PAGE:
Patricia Clarkson takes the wheel
The veteran of stage and screen buckles up for a bumpy ride in Learning to Drive, a new film that puts the pedal to the metal of marriage breakdown with surprisingly comic results thanks to co-star Sir Ben Kingsley, and the gentle hand of director Isabel Coixet
By Katherine Monk
TORONTO – There’s something undeniably regal about Patricia Clarkson, even when she’s vomiting into a toilet and playing an entirely unlaced woman of letters. It’s an underlying strength that inhabits every bone in her sinewy body, and you can feel it in her relaxed presence. She’s a woman who is comfortable in her own skin, and it shines through every freckle. “I was fed perseverance as a child,” she says. “I have a very strong mother, and strong parents who were loving and gave me the confidence and ability to survive.” Clarkson says she had to rely on that deep well of self-possession when she started Learning to Drive. A new film directed by ...
Hitman: Agent 47 asks questions as it shoots
Rupert Friend's performance as a genetically enhanced super agent raises questions about the nature of perfection, and why we find the idea of emotional numbness so seductive, in this latest film adaptation of the successful video game franchise
What I learned at TIFF’s Filmmaker Boot Camp
Making the transition from ink-stained journalist to first-time filmmaker feels like seeing the world from the other side of a two-way mirror
By Katherine Monk
TORONTO — “Did you know everything already?” asked Cameron Bailey, artistic director for the Toronto International Film Festival, looking way too good (as always) for a man who is chronically sleep deprived this time of year. The answer was a wonderfully wishy-washy “yes, and no.” After being a career journalist for 25 years, and after covering TIFF since 1993, when it was still called the Festival of Festivals, the idea of “learning the ropes” could have felt a little remedial. After all, I do know what a publicist does, and I know what sales agents do, and I know personal handlers have a dominant obnoxious gene that has yet to be mapped. I’ve been writing about the film industry for so long, I’ve pretty much seen it — and done it — all. But as I learned at ...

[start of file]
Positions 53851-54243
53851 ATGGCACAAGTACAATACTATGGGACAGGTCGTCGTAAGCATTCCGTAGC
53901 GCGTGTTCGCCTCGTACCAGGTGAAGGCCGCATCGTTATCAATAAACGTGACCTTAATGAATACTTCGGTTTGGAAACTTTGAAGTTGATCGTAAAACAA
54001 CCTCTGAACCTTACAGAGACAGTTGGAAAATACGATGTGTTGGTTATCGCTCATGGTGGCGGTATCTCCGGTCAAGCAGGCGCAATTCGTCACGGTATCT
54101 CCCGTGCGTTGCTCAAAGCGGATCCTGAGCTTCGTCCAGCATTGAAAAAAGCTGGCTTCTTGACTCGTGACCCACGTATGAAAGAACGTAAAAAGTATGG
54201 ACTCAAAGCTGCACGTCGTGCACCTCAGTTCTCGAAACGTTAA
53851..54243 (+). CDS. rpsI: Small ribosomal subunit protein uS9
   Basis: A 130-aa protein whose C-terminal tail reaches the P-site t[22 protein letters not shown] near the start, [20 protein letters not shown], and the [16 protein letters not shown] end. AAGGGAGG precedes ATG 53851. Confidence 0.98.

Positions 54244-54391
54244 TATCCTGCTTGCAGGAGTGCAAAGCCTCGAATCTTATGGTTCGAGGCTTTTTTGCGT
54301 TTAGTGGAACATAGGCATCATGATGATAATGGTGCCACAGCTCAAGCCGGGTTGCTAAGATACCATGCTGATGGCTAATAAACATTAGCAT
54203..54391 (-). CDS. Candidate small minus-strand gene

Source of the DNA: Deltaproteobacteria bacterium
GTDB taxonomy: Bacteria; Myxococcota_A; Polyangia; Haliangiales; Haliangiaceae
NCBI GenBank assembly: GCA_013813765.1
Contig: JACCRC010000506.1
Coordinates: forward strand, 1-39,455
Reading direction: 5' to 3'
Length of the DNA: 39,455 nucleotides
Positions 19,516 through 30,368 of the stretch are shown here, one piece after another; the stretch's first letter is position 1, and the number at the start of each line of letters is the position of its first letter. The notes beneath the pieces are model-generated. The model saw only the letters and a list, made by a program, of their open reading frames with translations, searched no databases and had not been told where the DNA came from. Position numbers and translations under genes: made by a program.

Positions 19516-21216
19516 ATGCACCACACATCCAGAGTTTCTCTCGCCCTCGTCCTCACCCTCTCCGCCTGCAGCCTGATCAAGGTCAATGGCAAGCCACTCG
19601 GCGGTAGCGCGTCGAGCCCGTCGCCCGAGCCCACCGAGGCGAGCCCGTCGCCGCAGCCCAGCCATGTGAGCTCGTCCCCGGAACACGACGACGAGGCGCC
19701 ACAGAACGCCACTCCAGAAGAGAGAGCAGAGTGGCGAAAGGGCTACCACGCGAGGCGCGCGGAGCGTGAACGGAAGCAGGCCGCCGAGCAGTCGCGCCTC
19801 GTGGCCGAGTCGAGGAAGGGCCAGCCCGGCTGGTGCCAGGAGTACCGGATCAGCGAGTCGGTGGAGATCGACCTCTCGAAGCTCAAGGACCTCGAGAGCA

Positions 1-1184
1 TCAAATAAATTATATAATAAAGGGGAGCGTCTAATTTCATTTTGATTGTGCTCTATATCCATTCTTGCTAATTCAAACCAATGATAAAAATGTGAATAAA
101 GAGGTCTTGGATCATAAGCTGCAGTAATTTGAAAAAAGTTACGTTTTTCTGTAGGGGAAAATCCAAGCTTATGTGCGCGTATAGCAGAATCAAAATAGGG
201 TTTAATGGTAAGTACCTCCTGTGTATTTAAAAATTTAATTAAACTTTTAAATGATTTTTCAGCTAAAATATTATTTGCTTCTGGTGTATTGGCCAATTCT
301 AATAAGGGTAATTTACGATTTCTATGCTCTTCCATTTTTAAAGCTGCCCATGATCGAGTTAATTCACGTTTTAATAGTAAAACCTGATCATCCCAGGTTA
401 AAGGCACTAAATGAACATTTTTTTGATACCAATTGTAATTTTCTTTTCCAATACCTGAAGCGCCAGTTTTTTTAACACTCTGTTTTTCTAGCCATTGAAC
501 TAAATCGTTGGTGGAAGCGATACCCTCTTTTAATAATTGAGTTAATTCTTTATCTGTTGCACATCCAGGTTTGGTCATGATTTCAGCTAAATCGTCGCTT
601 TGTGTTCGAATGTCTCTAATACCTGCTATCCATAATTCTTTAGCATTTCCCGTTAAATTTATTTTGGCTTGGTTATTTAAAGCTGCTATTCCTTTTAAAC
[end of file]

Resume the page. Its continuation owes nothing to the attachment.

Monkey Kingdom mimics Disney magic
Movie Review: Monkey Kingdom
Spending time with a troop of macaques in new Disney Nature doc offers a hairy reflection of the human condition, made comedy by Tina Fey
Circling the Drain: Hot Tub Time Machine 2
Starring: Rob Corddry, Craig Robinson, Clark Duke, Adam Scott, Jason Jones, Directed by: Steve Pink Running time: 93 minutes One star out of five MPAA Rating: Restricted
By Katherine Monk
No matter how many times you scour afterward, the filmy scum left by Hot Tub Time Machine 2 lingers like greasy dark ring around the brain. A sequel to the surprisingly okay 2010 comedy about four down-and-out dudes who are given a second chance at redemption with a trip to the past via the titular spa equipment, Hot Tub Time Machine 2 had some built-in appeal: Escapist entertainment has its place in life, and sometimes, all you want to do is take off your cerebral corset and get naked in a hot bubble bath of silliness. It’s not that much to ask for, really: A couple of good jokes to keep you listening to the dialogue, characters that prompt empathy, and maybe a plot that doesn’t have to be explained in every other scene. I congratulate screenwriter Josh Heald ...